Photo Courtesy of Sen. Addabbo’s Office
“When our veterans return home they face a very unique set of challenges and it is our responsibility as elected officials to ensure that their transition from military life back to civilian life is as smooth as can be,” Sen. Addabbo said.
By Forum Staff
State Sen. Joe Addabbo, Jr. (D-Howard Beach) on Friday noted that he’s looking forward to the 2020 legislative session in Albany and that working on helping veterans deal with mental health and other issues after returning from service, in an effort to reduce the military’s suicide rate, will be a top priority.
“When our veterans return home they face a very unique set of challenges and it is our responsibility as elected officials to ensure that their transition from military life back to civilian life is as smooth as can be,” the senator said.
Addabbo recently attended a State Senate public hearing in Rockland County on veteran’s mental health and well-being. The Senate Standing Committee on Mental Health and Development Disabilities heard testimony from medical professionals and institutions, veterans’ services agencies, and veterans themselves on the problems veterans and active military personnel face dealing with and accessing treatment for mental health issues.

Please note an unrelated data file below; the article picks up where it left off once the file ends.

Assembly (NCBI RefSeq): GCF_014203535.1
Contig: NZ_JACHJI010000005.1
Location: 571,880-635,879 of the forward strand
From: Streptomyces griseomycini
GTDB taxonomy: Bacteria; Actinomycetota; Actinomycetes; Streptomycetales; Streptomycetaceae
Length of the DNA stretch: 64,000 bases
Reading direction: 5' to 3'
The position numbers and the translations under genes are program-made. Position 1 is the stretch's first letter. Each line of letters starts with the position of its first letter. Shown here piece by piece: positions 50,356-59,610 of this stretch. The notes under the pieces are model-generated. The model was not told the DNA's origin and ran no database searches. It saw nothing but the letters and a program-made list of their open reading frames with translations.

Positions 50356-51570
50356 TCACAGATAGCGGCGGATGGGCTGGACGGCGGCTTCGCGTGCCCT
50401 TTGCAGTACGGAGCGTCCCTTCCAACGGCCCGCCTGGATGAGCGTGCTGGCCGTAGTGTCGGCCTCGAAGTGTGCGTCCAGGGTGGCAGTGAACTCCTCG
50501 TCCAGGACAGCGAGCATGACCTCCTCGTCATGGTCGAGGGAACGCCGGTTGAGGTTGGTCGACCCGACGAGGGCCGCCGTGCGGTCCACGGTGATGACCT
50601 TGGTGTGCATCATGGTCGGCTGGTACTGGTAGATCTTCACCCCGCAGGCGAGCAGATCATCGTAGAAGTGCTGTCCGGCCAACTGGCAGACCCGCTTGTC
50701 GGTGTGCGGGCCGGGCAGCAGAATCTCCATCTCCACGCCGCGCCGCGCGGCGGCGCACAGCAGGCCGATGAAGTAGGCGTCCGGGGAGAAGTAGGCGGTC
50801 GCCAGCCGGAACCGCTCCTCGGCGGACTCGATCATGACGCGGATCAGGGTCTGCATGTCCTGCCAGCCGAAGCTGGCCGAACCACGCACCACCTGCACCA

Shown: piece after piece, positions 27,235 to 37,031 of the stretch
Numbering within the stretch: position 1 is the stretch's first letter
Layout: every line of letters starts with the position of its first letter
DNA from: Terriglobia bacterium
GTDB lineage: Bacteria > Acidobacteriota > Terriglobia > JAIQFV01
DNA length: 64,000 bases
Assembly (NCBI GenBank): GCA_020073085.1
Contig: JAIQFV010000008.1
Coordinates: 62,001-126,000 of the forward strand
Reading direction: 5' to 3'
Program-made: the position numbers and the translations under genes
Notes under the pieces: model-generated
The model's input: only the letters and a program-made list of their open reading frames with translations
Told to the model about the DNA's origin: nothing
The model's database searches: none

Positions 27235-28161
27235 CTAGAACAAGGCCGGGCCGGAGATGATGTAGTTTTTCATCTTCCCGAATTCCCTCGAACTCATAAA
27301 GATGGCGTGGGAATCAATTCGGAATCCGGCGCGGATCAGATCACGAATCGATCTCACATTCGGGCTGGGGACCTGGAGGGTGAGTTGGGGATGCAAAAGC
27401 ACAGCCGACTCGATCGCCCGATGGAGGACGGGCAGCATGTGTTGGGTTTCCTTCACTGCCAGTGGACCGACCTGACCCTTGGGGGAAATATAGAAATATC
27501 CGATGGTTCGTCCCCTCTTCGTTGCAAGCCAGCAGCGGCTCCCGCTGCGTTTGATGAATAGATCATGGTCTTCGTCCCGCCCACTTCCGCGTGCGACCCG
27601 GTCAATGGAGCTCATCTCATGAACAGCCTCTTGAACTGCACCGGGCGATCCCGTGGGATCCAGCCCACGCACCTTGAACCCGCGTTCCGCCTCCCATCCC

According to a U.S. Veterans Administration study that was presented at the hearing, 22 veterans commit suicide every day, and according to the National Center for PTSD, more than 1 in 10 veterans suffer from post-traumatic stress disorder. Many veterans also find it difficult to find work and housing after their service, leading to an increase in homelessness among veterans, which can negatively affect a veteran’s mental health, according to the VA.
During the testimony, Marianne Goodman, M.D., a psychiatrist and professor of psychiatry at the Icahn School of Medicine at Mount Sinai in New York City, noted that many veterans do not seek VA care. They instead go to their primary care doctors, who may not even know their patient is a veteran. Without proper outreach to the veterans, many do not know of the services to which they are entitled.
Goodman also said that through funding in the budget, the State Psychiatric Association, Medical Society of the State of New York, and the New York Chapter of the National Association of Social Workers have been able to grow the Veterans Mental Health Training Initiative. The VHTI trains and educates the interdisciplinary team of primary care specialists and community mental health providers on veteran-specific mental health issues.
“The continued funding of these important programs is critical if our state is to continue its efforts to better assist our veterans when they return home,” said Addabbo, a member of the Senate Veterans, Homeland Security and Military Affairs Committee. “However, we can fund the best programs in the country, but if veterans do not know about them, they are useless. We need to do a better job of outreach to veterans to make them aware of the services they can access.”
One such critical program that Addabbo said vets should be more aware of is the Joseph P. Dwyer Peer-to-Peer Veterans Mental Health Program, which allows veterans a chance to talk to other veterans about what they are experiencing since returning home.
According to Addabbo, due to an increase in State funding for the Dwyer Peer-to-Peer program, it will be expanded for the first time to a location within the five boroughs.